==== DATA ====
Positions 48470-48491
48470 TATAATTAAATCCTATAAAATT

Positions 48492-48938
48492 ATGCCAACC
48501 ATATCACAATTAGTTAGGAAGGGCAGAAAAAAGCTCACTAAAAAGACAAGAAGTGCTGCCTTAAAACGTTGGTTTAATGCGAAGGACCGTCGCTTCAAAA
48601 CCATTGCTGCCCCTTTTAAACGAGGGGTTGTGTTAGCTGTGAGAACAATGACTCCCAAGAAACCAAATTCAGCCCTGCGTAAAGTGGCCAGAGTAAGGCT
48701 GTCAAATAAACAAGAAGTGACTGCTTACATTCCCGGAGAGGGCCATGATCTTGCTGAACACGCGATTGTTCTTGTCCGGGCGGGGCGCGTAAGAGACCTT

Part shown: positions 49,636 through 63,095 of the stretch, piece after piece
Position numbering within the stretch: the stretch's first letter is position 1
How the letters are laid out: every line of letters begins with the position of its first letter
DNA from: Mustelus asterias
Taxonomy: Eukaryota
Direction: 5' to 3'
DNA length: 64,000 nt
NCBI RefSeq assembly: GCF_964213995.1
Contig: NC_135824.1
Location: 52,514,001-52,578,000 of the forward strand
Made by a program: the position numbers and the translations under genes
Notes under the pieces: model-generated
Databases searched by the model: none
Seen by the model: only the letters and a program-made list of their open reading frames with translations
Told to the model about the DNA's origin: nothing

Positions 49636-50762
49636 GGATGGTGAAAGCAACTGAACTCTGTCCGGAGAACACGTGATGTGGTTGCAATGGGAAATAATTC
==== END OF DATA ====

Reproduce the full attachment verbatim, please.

Positions 48470-48491
48470 TATAATTAAATCCTATAAAATT

Positions 48492-48938
48492 ATGCCAACC
48501 ATATCACAATTAGTTAGGAAGGGCAGAAAAAAGCTCACTAAAAAGACAAGAAGTGCTGCCTTAAAACGTTGGTTTAATGCGAAGGACCGTCGCTTCAAAA
48601 CCATTGCTGCCCCTTTTAAACGAGGGGTTGTGTTAGCTGTGAGAACAATGACTCCCAAGAAACCAAATTCAGCCCTGCGTAAAGTGGCCAGAGTAAGGCT
48701 GTCAAATAAACAAGAAGTGACTGCTTACATTCCCGGAGAGGGCCATGATCTTGCTGAACACGCGATTGTTCTTGTCCGGGCGGGGCGCGTAAGAGACCTT

Part shown: positions 49,636 through 63,095 of the stretch, piece after piece
Position numbering within the stretch: the stretch's first letter is position 1
How the letters are laid out: every line of letters begins with the position of its first letter
DNA from: Mustelus asterias
Taxonomy: Eukaryota
Direction: 5' to 3'
DNA length: 64,000 nt
NCBI RefSeq assembly: GCF_964213995.1
Contig: NC_135824.1
Location: 52,514,001-52,578,000 of the forward strand
Made by a program: the position numbers and the translations under genes
Notes under the pieces: model-generated
Databases searched by the model: none
Seen by the model: only the letters and a program-made list of their open reading frames with translations
Told to the model about the DNA's origin: nothing

Positions 49636-50762
49636 GGATGGTGAAAGCAACTGAACTCTGTCCGGAGAACACGTGATGTGGTTGCAATGGGAAATAATTC